My beautiful digital piano finally went on the fritz this week the very day I had begun teaching my daughter how to play it!
My initial thought was, “No this can’t be true. There must be a way to reverse this happening!”
Guess what? There wasn’t.
A very knowledgeable technician kindly and gently broke the news to me: the piano had survived much longer than it was supposed to, a kind of miracle.
As I processed the loss, I was soothed by his words, but regretted that I had not started piano lessons earlier with my daughter.
At least she learned how to play the C major scale!
Earlier this week I wrote a new poem that had been in my head for nearly a month, waiting to finally come out.
Unusual for me, when it did, I took it through two major and seven minor drafts. I let the poem rest for a day, then decided it was one of the best I had ever written.
Before I thought too hard, I submitted it to a major magazine.
I’m glad I didn’t wait. I might have had regrets.
Lately, I’ve been thinking about my two best friends in college. Ron and I played on the tennis team together. I think we probably both knew we were gay, but in our day it was difficult to admit that. Even without coming out to each other, though, we spent many hours as friends off the court. We celebrated after our wins and sometimes cried gently together after our losses, be the victories or defeats related to tennis or some other part of life.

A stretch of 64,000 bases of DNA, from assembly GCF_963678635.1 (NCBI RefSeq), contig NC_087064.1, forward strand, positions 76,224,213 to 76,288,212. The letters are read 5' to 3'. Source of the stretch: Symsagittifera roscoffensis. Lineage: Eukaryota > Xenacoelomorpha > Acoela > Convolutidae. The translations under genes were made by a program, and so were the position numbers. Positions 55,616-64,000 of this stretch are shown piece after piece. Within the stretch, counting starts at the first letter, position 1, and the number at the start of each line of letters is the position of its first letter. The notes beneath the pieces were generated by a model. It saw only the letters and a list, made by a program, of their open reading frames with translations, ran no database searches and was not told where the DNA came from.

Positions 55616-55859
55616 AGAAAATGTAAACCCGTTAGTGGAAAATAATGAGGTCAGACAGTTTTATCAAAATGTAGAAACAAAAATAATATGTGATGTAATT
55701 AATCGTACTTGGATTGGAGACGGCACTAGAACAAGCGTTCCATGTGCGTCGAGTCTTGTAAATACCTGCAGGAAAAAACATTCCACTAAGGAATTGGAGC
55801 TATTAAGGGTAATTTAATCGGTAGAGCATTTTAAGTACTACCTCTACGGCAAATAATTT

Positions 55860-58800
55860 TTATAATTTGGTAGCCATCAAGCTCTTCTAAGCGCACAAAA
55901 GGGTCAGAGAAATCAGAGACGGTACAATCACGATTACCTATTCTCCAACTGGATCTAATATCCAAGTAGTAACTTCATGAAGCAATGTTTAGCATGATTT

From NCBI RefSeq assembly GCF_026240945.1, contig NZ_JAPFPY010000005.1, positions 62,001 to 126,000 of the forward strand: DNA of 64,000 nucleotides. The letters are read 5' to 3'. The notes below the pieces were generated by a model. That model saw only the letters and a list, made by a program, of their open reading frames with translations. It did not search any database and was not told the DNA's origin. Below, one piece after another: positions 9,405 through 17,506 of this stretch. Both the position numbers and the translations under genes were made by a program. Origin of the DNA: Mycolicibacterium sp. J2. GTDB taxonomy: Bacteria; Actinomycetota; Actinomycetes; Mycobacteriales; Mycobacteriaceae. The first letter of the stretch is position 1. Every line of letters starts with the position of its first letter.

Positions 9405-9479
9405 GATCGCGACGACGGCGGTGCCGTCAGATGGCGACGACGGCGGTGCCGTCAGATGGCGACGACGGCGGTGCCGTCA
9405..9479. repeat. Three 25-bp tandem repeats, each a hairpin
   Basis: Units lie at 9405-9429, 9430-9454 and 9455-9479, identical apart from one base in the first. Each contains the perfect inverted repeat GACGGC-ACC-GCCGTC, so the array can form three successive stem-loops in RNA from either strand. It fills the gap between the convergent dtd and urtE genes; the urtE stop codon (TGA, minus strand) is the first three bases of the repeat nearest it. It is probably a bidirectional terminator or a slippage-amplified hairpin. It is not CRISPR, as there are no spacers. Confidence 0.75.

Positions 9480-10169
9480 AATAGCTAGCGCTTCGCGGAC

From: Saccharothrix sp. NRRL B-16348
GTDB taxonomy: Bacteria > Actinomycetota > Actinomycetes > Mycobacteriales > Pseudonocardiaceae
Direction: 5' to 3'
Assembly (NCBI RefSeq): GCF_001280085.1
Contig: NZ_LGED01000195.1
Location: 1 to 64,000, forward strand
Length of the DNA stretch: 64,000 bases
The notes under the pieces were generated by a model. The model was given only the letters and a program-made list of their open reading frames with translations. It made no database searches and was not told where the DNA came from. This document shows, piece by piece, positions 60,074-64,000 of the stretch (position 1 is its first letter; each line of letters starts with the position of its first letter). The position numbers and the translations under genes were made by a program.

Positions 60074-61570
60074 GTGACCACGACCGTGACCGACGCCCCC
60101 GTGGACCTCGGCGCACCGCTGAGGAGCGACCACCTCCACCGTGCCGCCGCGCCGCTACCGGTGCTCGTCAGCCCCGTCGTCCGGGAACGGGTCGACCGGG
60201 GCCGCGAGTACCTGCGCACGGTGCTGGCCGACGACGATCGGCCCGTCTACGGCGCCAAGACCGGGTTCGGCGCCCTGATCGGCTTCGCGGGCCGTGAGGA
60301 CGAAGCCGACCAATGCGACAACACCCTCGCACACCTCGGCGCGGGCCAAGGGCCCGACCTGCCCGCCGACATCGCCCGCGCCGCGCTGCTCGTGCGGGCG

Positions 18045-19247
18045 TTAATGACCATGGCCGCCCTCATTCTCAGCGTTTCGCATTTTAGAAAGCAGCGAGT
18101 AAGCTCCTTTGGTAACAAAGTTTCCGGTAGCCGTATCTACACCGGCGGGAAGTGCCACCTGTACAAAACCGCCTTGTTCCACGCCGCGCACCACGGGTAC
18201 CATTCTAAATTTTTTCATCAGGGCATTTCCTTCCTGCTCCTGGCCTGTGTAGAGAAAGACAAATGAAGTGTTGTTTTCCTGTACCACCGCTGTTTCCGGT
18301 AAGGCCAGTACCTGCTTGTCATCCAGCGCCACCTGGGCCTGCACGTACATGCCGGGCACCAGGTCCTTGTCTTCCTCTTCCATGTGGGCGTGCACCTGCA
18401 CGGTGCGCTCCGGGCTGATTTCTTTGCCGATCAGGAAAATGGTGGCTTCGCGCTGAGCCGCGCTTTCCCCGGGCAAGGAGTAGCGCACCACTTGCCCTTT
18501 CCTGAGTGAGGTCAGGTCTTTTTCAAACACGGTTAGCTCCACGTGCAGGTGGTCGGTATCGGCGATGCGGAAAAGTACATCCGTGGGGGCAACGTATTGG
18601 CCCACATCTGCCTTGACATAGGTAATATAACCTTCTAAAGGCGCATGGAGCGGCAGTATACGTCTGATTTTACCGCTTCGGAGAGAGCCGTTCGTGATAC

I graduated early from college, eager to explore the world. I wish I had stayed in touch with Ron, and with the pandemic making me more reflective, I’ve wondered what his life is like now.
My other best friend, Christopher, texted me this week. Soon after I called him. It had been years since we had spoken, but I did not wish to regret not taking the opportunity to catch up. We promised not to wait too long before calling each other the next time.
After Christopher and I spoke, I received a message from a gentleman who was a kind, caring, fun, smart, inspiring friend in the part of my life history after college, my divorce from my wife, my floundering for a long time trying to find a man with whom I could start a family. Scott encouraged me every step of the way. Like Ron, he was always available when I stumbled. Like Christopher, he helped me laugh and not take myself too seriously.
I wish I had been a better friend in return. I have lived with that regret for a long time. I finally wrote Scott and apologized, but it had taken me 12 years to do so.
Fortunately, he accepted my apology. I felt relief and excitement, hope that maybe after all I could resume a part of my life that I had missed.
I’ve started taking bassoon lessons again. I’m trying to be a better husband to the man I’ve been with for 19 years, a more generous father to our glorious daughter, a more giving friend, a writer who takes more risks without regrets.
I am grateful to my family and friends for their patience and not giving out on me like my piano finally did, that I still am excited when a poem can no longer wait to be written, to be able to finish another marathon before my legs go on the fritz, for having a great job, and to be mindful of savoring each new day even during this horrible pandemic.